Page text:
Stargazing in Vienna can be exciting, here are our some of our favourite spots:
Thanks to our observatories you can explore the night sky while learning more about the solar system and our universe. Stargazing in Vienna is quite simple, you don’t even have to leave the city for it.
Right in the heart of our city, you can visit the Urania. It is Austria’s oldest and most modern observatory. Ludwig Baumann erected the first Urania building in the Prater during the Jubilee Exhibition in 1898. In 1899, the Urania had to make do with a modest courtyard space in Wollzeile. There it limited itself to lectures. The “Wiener Urania” got built according to plans by Otto Wagner student Max Fabiani. It opened on June 6, 1910. Today their numerous guided tours for children and adults offer a varied program. The focus is on observing the sun, moon and the bright planets.
The jewish entrepreneur Moriz von Kuffner founded the Kuffner Sternwarte, built from 1884 to 1886. Von Kuffner left Vienna in 1938. The Kuffner Observatory reopened as a public observatory in 1947. It took until 1995 for the Kuffner Sternwarte to become a branch of the Volkshochschule Ottakring (adult education centre). Today you can visit the observatory to learn more about the history of the building, the history of astronomy and our night sky.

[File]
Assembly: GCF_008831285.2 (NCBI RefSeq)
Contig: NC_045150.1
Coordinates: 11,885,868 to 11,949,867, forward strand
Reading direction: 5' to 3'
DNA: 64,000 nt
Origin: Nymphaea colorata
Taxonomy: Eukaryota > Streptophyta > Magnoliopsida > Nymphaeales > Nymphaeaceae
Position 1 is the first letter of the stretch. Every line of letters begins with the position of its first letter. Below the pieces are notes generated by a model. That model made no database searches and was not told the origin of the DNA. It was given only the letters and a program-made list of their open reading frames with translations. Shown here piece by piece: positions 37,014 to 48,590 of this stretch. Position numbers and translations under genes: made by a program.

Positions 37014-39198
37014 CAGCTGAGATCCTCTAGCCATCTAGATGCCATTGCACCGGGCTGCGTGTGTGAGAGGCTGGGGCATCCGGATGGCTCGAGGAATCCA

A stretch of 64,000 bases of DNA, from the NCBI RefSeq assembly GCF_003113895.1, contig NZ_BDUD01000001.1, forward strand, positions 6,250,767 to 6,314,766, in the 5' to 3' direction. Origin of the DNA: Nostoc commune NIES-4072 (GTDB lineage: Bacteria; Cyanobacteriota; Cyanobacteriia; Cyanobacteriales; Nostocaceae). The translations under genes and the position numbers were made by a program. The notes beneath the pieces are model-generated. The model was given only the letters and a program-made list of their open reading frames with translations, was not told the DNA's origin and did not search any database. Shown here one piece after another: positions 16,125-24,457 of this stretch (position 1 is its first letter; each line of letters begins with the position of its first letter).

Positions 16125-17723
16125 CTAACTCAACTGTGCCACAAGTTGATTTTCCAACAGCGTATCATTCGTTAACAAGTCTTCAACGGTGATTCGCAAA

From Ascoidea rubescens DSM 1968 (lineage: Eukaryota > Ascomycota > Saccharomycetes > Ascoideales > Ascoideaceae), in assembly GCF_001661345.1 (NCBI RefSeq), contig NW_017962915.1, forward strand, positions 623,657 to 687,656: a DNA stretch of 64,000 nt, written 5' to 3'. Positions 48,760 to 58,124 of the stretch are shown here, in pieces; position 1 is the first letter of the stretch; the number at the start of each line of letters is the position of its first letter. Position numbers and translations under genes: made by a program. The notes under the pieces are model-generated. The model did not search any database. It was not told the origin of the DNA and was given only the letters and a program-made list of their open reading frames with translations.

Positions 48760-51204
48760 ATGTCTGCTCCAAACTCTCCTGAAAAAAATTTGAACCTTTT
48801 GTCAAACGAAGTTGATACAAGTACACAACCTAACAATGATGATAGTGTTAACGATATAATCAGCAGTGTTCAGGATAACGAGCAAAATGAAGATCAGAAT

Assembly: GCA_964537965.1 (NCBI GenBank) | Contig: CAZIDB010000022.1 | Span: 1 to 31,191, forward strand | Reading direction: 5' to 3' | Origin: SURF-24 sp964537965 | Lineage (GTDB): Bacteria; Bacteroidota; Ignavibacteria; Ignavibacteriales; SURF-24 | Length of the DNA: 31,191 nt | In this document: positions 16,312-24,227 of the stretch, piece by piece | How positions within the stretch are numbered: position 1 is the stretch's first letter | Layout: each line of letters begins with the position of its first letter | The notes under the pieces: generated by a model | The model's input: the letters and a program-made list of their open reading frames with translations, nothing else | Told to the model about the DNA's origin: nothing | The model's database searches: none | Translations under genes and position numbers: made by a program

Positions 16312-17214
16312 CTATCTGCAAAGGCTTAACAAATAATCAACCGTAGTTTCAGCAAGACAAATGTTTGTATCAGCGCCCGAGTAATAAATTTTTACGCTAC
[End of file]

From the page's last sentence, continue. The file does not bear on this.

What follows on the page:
Another place is the observatory of the University of Vienna, built in 1874-1879. Even today, the Vienna University Observatory is the largest observatory building in Europe. During lecture hours, public tours of the University Observatory are held regularly from October to January and from March to June.
If you want to learn more about our night sky you can also visit our planetarium. The Zeiss Planetarium, located in the Prater, reproduces the starry night sky with state-of-the-art projection technology. As a “star theater,” makes celestial science possible by day and night.
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